pain was made bearable, transmuted to rage by the alchemy
of power. Righteous rage had me in its thrall, and I became
an archangel of war with a sword of lightning, bright and
terrible in my fury. Unthinking, feeling nothing but bloodlust
toward the genocidal killers.
We were lucky. I almost destroyed the entire plan, almost
got myself and the rest of the X-Men killed, and if we had
fallen so would have this world. Perhaps there might be a
time when righteous bloodlust was of use, but that wasn't
it. It didn't matter. It owned me, and even seeing my friends
fall before me wouldn't have deterred me from my course until
I myself fell. Only Hank's actions in destroying the Phalanx
while my fury distracted them saved me, and us, and the Shi'ar.
I did nothing, nothing of value.
I have never felt so utterly useless in my life.
Rogue is dancing with yet another Shi'ar, this one a woman.
Apparently the dance, among the Shi'ar, isn't necessarily
about sex -- or else their sexual mores are more flexible
than ours. Or maybe just moreso than mine. Who knows what
sort of baggage I'm dragging around from a past life?
Blood red against snow and frozen ground. Fires consuming
the bodies of the unfairly dead. The stench of urine and feces
and fear, and death, always death.
So much for a fresh start on a new life.
She's so beautiful. I'm drunk enough that if I look at her,
if I watch her dancing, I don't have to see it happening again
in my mind's eye, don't have to see the blood-soaked alien
bodies and the superimposition of bodies far less alien, familiar,
my own kind. My own family. Oh god ... no, look at Rogue instead.
Green eyes sparkling in the light, reddish-brown hair wild
and free, floating in a cloud around her head as she moves
to the alien rhythms. Her perfect, long limbs moving with
power and grace, strength that can lift a truck or smash in
a wall channeled and focused into the power of the dance.
Summer sunlight and the scent of running water and new-mown
grass, everything bright and beautiful and relaxing about
home, taken human form in the flesh of one woman.
I remember our last day on Earth, New York City in a light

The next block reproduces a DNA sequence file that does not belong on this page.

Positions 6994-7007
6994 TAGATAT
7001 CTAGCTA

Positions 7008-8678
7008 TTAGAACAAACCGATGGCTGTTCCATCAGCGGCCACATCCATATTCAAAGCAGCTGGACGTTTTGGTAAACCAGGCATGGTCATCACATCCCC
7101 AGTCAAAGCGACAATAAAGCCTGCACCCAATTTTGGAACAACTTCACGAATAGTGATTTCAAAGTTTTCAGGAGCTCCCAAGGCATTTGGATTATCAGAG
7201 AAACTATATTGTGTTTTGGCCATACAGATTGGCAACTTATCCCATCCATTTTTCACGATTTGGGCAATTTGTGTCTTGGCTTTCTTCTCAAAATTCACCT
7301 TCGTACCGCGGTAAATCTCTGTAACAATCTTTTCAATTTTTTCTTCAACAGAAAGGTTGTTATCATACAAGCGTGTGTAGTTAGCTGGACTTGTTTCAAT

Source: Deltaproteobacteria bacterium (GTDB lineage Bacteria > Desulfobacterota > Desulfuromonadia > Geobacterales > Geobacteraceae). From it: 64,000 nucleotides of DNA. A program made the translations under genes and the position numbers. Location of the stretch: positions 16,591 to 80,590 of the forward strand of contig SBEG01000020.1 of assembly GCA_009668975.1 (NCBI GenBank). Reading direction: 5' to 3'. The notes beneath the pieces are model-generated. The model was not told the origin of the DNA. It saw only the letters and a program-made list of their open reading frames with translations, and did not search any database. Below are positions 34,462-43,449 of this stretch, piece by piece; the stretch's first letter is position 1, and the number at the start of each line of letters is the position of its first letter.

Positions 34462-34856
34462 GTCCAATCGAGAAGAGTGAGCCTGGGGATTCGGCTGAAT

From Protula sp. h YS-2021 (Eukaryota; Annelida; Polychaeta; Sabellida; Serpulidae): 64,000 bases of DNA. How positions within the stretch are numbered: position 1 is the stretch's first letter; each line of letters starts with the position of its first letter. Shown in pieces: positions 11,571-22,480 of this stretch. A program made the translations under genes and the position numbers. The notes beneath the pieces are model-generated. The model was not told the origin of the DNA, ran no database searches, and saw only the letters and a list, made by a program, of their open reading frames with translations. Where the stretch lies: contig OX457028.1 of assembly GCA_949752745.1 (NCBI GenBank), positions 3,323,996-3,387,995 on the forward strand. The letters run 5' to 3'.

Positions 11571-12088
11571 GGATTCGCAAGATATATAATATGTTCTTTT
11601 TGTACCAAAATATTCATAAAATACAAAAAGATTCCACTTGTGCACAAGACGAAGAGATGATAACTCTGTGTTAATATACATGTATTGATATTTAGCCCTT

snowfall, the city alive with uncharacteristic brightness.
The Christmas season. Not my holiday, I suspect, but it was
hers and the rest of the X-Men's, and it's not as if I had
any more than the vaguest sense of what holidays I did
hold holy anyway. If any of them. There doesn't seem to have
been much Magneto held holy. And I believed I could cast aside
that life -- not ignore it, no, never deny it, but move on.
Become a new person, while still atoning for the sins of the
old. Have some measure of happiness, even in a life dedicated
I sought to give Rogue magic, then, in the belief that she
could accept such a gift from me. The sleigh ride over the
top of New York City. A foolish move, and given how our kind
are feared, a dangerous one. I wasn't paying attention. I
didn't care. And nothing bad came of it, as if just once the
universe was looking out for the safety of fools in love.
And then I gave her the gift I'd been working on-- a way to
suppress her mind-stealing powers and not the rest of it,
a way to let her touch without crippling her.
And I kissed her.
It was the first time I touched her, within my memory. It
was very likely the last.
When the Phalanx had tried to consume us all, when she was
dying, the words she thought would be her last were to choke
out that she loved Remy.
Maybe I'm not drunk enough after all.
When we return to Earth, she says. When we return, she'll
tell me everything I want -- no, need -- to know about my
past life. Not that I don't already know more than I really